New messages only after restart; not receiving "read" notification

DC 1.20.5
Android 10
Samsung S9
email-Provider GMX

  • I only receive new messages on restarting DC, while I do see their arrival in my email-prog.
  • I rarely receive read notification, while I do receive transmission notifications.

What does “restart” mean? Switching away from the app and switching back, or do you have to force stop the app every time?

Did you try the “Reliable background connection” option (permanent notification)?

Did you check the guide at Samsung | Don’t kill my app! ?

Restart means “stop app” at the phone. After this, the app is restarted automaticely or if I open it.

Did you try the “Reliable background connection” option (permanent notification)?

I didn’t try the “Reliable background connection” option as I didn’t know, it exists. I activated it now. What does it do and why isn’t it activated by default?

Did you check the guide at Samsung | Don’t kill my app! ?

No I didn’t check that. Is it required to receive messages even with DC running in the foreground?
The case is I don’t receive new messages, even if I look at the specific conservation in DC.
If that is required, I can exclude DC from enery saving in my phone, but I didn’t know that is required to make DC work properly.

If DC does not receive messages even in the foreground, could be some incompatibility with IMAP protocol implementation either on GMX server or in DC, maybe GMX changed something in their server setup.

A log from Delta Chat at the moment when it got stuck could be helpful.

My chat-partner also uses GMX. On his side it works. So probably there is no incompatibility between DC and GMX.

Regarding energy saving: Might it be possible that putting DC to sleep leaves it in a state, that it is not open to receive the messages, which were collected in the past.
Something like: Moving the message to the DeltaChat wasn’t done at receive and wasn’t fetched later? I don’t know, if some of these processes are time critical in that they cannot be done later.

Do I need to exclude DC from energy saving on a phone?

I include the header of the log-file, if this helps ??

This log may contain sensitive information. If you want to post it publicly you may examine and edit it beforehand.

device=samsung SM-G960F (starltexx)
android=10 (G960FXXUFFUE1, QP1A.190711.020.G960FXXUFFUE1)
memory=26M (68.33% free, 512M max)
app=Delta Chat 1.20.5-gplay

entered_account_settings=xxxxxx 0
uptime=0h 1m 19s
used_account_settings=xxxxxx AUTH_NORMAL 0x4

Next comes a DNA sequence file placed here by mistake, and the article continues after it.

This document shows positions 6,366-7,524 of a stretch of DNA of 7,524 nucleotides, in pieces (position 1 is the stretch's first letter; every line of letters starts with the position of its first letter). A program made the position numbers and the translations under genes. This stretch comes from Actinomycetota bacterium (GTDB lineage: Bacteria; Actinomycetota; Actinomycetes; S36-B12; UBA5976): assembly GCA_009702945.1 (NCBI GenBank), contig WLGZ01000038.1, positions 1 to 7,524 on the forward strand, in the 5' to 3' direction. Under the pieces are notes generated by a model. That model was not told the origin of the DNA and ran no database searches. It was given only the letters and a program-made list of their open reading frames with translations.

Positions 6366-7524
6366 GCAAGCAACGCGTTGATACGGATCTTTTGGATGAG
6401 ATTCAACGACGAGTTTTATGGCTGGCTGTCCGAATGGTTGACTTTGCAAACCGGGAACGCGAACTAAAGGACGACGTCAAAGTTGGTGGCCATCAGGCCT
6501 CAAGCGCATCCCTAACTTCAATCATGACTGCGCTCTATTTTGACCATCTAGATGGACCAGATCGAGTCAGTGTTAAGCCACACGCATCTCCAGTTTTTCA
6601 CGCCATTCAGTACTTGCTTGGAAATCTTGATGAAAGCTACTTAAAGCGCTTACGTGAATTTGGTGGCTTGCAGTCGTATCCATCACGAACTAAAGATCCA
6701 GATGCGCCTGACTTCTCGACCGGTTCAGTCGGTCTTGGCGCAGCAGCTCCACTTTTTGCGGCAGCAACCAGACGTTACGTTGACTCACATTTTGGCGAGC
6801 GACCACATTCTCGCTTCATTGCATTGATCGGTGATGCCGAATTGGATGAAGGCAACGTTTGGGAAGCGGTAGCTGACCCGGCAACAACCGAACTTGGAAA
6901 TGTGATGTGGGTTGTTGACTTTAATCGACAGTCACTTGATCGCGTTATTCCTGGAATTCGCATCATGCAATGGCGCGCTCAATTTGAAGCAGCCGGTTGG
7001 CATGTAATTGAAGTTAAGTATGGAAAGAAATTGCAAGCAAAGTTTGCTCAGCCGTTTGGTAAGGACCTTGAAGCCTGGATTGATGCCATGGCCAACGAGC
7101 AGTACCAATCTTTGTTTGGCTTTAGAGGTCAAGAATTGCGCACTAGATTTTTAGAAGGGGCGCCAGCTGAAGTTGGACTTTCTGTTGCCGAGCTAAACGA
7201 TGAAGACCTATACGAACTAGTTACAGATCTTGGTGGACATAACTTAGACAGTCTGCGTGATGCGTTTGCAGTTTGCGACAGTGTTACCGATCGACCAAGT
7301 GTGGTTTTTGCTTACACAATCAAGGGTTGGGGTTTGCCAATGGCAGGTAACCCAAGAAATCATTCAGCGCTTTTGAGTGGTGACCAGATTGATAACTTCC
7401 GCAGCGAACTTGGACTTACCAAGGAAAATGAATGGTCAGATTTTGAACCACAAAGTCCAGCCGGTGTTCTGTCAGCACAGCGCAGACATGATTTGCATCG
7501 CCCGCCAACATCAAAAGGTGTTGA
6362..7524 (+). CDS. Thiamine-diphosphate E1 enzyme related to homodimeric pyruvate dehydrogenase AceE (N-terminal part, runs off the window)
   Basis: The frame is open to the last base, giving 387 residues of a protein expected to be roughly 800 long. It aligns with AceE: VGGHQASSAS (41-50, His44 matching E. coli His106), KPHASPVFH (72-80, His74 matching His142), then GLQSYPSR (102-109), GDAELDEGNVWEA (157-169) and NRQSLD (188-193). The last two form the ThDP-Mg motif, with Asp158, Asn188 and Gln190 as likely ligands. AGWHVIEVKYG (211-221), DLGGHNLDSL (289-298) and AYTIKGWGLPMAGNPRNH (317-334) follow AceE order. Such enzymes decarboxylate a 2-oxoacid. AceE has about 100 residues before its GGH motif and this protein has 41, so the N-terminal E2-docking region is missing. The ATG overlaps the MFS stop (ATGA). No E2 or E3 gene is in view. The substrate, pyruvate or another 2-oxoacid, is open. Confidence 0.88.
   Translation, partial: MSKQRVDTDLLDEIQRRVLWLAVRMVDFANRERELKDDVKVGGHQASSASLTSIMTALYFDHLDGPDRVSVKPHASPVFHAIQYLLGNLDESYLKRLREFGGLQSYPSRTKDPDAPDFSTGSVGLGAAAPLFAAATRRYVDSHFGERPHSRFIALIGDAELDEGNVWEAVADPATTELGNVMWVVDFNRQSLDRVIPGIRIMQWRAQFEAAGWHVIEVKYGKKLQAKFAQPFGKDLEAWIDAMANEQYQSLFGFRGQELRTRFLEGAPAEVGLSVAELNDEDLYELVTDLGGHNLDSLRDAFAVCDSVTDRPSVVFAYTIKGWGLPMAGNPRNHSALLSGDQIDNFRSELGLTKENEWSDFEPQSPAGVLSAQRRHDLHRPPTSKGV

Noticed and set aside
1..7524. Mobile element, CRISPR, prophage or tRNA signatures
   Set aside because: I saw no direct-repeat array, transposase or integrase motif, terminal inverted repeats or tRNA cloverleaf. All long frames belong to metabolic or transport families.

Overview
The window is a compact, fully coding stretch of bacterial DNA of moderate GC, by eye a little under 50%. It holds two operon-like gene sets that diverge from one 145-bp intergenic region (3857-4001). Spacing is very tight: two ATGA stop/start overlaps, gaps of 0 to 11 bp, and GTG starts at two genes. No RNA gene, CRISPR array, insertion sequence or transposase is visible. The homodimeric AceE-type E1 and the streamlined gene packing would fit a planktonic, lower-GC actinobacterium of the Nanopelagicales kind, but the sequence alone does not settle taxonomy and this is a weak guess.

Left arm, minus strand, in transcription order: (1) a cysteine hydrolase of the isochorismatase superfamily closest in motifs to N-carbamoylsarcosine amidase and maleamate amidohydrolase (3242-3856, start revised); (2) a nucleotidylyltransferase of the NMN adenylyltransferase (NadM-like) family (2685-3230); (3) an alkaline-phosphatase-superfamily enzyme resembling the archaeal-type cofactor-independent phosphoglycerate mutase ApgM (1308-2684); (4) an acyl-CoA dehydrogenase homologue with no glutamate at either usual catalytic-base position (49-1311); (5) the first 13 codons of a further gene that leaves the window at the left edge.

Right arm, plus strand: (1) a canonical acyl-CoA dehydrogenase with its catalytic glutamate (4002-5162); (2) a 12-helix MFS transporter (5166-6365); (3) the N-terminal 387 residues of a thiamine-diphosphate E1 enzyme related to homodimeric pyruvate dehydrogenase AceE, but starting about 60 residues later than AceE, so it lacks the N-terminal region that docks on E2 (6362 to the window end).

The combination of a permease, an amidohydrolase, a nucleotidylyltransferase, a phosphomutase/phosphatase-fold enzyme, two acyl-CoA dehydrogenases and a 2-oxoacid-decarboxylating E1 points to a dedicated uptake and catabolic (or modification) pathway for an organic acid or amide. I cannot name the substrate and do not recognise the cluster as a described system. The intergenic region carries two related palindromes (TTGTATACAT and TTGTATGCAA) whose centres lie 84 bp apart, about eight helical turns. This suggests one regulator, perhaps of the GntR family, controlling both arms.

You probably need to enable “Watch Inbox folder” in “Advanced"→"IMAP folder handling”.

You probably need to enable “Watch Inbox folder” in “Advanced"→"IMAP folder handling”.

Is it required to always watch the In-folder, why can I deactivate its observation?
My imagination was, that moving messages to the DC folder would make the observations of the In-folder superfluous.

One strange observation right now: After more than one day delay, I now received the read-confirmation, while my chat-partner had already answered my message yesterday. What is this?

Yes, you still need to watch the Inbox. By default on most servers mails fall into Inbox unless you configure some filters server-side. “Move to DeltaChat” means messages detected in other folders are moved to DeltaChat, but first you need to detect them there. If you disable watching, DC still occasionally scans all folders (e.g. on app restart, as you observed), but much less frequently.

Disabling inbox watching is only for rare use cases like when you run your own server, or Mailcow-based server, and have a server rule to detect chat messages and move them into DeltaChat for you. This does not really save much traffic or anything, I recommend to just leave the “Watch Inbox folder” enabled all the time.

@Hocuri did some work to eventually remove all these options completely. DC already scans all folders from time to time, this helped a lot with cases when messages fall into Spam because they are now extracted from there, even though with some delay. Next step is to make DC learn which folders to watch automatically (e.g. if the server moves messages to DeltaChat folder and there is never a message in the Inbox during the scan, then there is no need to watch Inbox) and remove all the settings.

OK, I now have activated watching the In-Folder.
(Indeed these potentially misleading options should be either explained or hidden). May be it was a good idea, to generally put the DC-folder to be preferably watched, as it is DC’s own folder.

For me there is still some question:

  • What does the *“Reliable background connection” option change?
  • Is it required to exclude DC from battery management?

If you want to receive messages in background, then yes.

“Battery management” is just a fancy name for killing/freezing the app forcefully at random times, and it prevents Delta Chat from maintaining IMAP connection in the background. This does not save the battery unless the app has a bug and it uses your CPU all the time. Phone vendors have to do it because there are many poorly written apps in Google Play and similar stores, and users who installed them will blame phone vendors for low battery time otherwise.